Terrorism, democracy and Muslims after the Madrid bombs

openDemocracy Opendemocracy
24 March 2004

  • Diego Hidalgo
  • Timothy Garton Ash
  • Matthias Matussek
  • Stephane Gompertz
  • Maϊ Ghoussoub
  • Kirsty Hughes
  • John Lloyd
  • Isabel Hilton
  • The discussion enters its second round

  • Timothy Garton Ash
  • Matthias Matussek
  • Stephane Gompertz
  • Maϊ Ghoussoub
  • Kirsty Hughes
  • John Lloyd
  • Diego Hidalgo
  • Diego Hidalgo, co-founder of the Spanish newspaper El País

    The reaction of Spain’s population to the horrible terrorist attacks in Madrid of 11 March 2004 could hardly have been more courageous. First, over 11 million people marched in the streets on 12 March, united against terrorism, risking personal safety to show their outrage. Then, on 14 March, we went massively to vote, showing terrorists that they will not change the type of open democratic society that we have chosen for ourselves and that we want to bequeath to our children and future generations.

    openDemocracy’s response to Madrid is provoking lively debate in our readers’ forums. Please tell your friends and colleagues about our coverage: we need your support to make openDemocracy grow.

    Those who planned the brutal attacks thrive on confrontation and war. They want to destroy our system. The voters’ behaviour was a victory for democracy and a defeat for terrorism.

    Few people switched their votes because of the attacks. The Partido Popular (PP) still got the support of their faithful. Their unexpected defeat was mostly due to massive participation by new, young voters, and by people who usually abstain but felt compelled to fulfil their democratic duty on this occasion.

    They elected to vote for the opposition Partido Socialista Obrero Español (PSOE) and to punish a government they felt had manipulated information. It had been too ready to blame the Basque armed group ETA for the Madrid attacks, in fear that their authorship by an Islamic terrorist group would remind voters of prime minister José María Aznar’s support of the invasion of Iraq against the wishes of 91% of Spaniards – the highest proportion in the western world.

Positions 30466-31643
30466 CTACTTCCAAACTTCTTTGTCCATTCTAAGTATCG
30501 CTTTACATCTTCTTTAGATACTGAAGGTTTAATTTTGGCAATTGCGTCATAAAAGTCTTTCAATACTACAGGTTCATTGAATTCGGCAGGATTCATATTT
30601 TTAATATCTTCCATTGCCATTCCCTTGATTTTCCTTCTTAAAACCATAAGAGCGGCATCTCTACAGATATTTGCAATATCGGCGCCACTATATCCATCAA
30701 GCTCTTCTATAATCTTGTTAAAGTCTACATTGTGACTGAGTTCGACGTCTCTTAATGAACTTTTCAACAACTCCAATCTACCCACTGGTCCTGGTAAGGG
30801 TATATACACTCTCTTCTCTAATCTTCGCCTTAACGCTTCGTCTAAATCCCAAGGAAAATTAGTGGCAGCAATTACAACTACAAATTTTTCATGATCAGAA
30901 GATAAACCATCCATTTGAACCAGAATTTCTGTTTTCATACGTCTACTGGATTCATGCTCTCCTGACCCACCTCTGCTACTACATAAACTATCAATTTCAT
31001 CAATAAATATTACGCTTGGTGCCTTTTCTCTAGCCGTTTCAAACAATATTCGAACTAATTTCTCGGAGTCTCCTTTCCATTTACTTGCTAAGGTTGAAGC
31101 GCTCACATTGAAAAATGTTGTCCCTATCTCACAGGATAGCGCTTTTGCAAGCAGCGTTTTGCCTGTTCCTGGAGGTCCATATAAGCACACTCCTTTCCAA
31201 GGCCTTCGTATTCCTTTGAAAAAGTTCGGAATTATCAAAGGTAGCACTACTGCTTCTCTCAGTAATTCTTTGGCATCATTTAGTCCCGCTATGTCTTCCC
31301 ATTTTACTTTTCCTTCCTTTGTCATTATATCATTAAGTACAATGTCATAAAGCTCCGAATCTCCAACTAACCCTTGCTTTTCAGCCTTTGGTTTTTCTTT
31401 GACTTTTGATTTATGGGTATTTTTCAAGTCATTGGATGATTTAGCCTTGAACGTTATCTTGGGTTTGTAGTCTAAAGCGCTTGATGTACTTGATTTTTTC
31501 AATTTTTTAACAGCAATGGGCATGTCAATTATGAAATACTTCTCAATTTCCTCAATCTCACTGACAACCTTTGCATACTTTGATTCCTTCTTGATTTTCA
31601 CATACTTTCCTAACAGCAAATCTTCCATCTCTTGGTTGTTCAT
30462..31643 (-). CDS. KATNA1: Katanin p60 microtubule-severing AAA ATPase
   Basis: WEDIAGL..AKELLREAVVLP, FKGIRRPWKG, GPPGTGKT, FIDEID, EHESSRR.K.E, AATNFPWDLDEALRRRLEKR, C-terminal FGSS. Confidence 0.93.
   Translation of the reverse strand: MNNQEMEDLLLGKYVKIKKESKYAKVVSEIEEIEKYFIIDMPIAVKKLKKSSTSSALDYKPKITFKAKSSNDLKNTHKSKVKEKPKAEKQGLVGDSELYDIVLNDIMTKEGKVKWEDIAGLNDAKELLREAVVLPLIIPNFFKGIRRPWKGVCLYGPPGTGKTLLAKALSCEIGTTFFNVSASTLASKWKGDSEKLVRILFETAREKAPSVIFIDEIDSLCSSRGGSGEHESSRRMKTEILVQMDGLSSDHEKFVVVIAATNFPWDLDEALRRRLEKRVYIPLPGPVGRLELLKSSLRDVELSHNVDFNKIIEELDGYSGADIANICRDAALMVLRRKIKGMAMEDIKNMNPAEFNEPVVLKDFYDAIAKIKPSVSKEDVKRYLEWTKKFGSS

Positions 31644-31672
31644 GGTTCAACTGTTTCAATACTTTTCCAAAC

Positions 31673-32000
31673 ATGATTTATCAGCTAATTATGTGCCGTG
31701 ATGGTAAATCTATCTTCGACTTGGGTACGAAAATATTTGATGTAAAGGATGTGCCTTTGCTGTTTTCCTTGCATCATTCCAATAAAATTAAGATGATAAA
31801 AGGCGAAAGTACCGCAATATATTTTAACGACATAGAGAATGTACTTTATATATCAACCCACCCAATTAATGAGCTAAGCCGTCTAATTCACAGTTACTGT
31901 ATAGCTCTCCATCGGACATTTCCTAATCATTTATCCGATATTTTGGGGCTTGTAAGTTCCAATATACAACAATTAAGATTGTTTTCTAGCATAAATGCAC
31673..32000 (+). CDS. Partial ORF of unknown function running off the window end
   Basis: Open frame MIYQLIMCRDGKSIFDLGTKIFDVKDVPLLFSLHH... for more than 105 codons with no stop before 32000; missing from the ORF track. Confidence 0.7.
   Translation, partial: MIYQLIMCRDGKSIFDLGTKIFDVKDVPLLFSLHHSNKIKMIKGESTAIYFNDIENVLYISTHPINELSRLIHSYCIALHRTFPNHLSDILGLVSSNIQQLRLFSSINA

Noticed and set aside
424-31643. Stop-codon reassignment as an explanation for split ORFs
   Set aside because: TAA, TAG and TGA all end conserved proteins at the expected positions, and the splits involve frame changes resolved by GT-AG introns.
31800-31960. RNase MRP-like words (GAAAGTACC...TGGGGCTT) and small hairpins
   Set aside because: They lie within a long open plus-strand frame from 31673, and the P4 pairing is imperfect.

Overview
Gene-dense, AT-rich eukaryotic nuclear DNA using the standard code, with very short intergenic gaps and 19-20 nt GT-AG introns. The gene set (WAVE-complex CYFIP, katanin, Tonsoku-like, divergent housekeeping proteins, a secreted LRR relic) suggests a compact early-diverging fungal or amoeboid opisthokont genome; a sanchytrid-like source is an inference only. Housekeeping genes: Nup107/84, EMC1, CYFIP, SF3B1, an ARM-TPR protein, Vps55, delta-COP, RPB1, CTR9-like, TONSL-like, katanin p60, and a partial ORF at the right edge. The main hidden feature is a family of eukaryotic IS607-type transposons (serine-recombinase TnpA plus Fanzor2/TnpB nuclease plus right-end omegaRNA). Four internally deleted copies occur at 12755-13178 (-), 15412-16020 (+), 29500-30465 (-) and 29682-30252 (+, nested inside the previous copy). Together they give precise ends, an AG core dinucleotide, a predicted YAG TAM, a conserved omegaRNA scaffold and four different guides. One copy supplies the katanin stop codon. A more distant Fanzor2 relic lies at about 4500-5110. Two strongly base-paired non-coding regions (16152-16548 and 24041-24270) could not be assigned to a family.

Terrorist planners know this background well, and it is excessive to assume that they will be encouraged to try to manipulate other elections. Accusations of appeasement are not only an insult to Spain and its people; they are totally absurd.

    Some analysts even suggest that voters acted as cowards in electing the PSOE, as if democracy enabled you to vote only for the possessor of truth (if anything, a fascist tenet). The announcement by the new prime minister, José Luis Rodríguez Zapatero of his intention to withdraw Spanish troops in July unless the United Nations is granted authority in Iraq goes together with his vow to make fighting terrorism his first priority. His approach is not only right in itself, but also a desirable reminder to the world that the way forward is to strengthen the UN and multilateral cooperation, exchange intelligence, and address the causes of terrorism.

    The illegal invasion and military occupation of Iraq were atrocious blunders. Iraq requires specialised police and peacekeeping forces to maintain law and order, not soldiers who have to devote 90% of their efforts to protect themselves. If Zapatero succeeds not only in uniting Europe but also in getting some American voters to consider this, the Spanish election will be not only a victory for Europe, it will also perhaps weigh in the scales of the 2 November 2004 presidential election in the United States.